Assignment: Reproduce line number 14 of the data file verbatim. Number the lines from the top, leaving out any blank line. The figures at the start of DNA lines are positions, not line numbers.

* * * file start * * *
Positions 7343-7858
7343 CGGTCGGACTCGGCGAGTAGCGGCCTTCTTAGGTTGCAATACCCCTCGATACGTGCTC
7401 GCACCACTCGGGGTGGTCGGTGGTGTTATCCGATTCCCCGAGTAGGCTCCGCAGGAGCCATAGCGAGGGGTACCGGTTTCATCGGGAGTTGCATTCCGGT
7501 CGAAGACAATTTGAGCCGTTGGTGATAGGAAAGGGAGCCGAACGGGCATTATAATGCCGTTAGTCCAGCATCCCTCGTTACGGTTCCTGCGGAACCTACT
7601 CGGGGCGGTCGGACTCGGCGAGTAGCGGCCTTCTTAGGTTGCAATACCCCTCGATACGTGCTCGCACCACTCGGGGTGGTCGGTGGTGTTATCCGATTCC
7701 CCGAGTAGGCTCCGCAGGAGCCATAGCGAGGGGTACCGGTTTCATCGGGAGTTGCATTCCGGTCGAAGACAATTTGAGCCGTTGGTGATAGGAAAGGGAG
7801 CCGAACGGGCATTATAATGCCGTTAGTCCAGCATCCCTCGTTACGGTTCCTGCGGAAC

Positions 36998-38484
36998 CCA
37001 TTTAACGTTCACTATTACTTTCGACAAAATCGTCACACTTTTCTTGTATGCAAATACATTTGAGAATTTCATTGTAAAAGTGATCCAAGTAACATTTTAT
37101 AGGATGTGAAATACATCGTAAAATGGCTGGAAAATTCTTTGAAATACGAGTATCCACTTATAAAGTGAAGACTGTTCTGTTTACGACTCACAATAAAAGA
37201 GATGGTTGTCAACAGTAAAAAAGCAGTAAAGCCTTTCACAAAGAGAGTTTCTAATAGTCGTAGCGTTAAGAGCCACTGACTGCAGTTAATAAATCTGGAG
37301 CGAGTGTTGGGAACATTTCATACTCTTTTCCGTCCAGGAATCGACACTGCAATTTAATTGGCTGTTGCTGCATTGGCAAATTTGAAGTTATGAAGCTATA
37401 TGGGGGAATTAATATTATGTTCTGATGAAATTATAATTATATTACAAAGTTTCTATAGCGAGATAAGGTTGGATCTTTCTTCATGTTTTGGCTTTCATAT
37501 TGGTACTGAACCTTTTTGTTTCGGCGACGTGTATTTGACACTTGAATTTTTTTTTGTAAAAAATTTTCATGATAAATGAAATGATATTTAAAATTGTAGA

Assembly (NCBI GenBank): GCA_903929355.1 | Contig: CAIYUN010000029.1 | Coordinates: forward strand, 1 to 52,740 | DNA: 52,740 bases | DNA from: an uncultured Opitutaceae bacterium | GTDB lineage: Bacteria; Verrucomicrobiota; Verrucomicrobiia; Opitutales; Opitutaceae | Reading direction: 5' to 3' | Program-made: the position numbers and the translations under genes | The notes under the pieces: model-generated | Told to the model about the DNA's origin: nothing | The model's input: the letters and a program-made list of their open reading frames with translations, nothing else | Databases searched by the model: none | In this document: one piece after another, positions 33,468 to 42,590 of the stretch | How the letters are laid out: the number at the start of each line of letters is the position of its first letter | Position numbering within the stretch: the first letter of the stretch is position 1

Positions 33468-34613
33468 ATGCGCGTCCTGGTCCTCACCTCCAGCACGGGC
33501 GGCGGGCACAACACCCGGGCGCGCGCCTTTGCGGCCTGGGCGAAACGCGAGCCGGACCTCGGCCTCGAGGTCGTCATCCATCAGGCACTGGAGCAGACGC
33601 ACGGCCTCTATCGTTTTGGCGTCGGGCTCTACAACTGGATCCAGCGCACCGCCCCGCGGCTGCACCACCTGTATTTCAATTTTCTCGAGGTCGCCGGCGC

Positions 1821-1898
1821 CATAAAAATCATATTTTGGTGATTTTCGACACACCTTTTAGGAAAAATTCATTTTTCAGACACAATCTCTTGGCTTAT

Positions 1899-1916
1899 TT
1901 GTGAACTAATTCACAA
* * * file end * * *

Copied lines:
37401 TGGGGGAATTAATATTATGTTCTGATGAAATTATAATTATATTACAAAGTTTCTATAGCGAGATAAGGTTGGATCTTTCTTCATGTTTTGGCTTTCATAT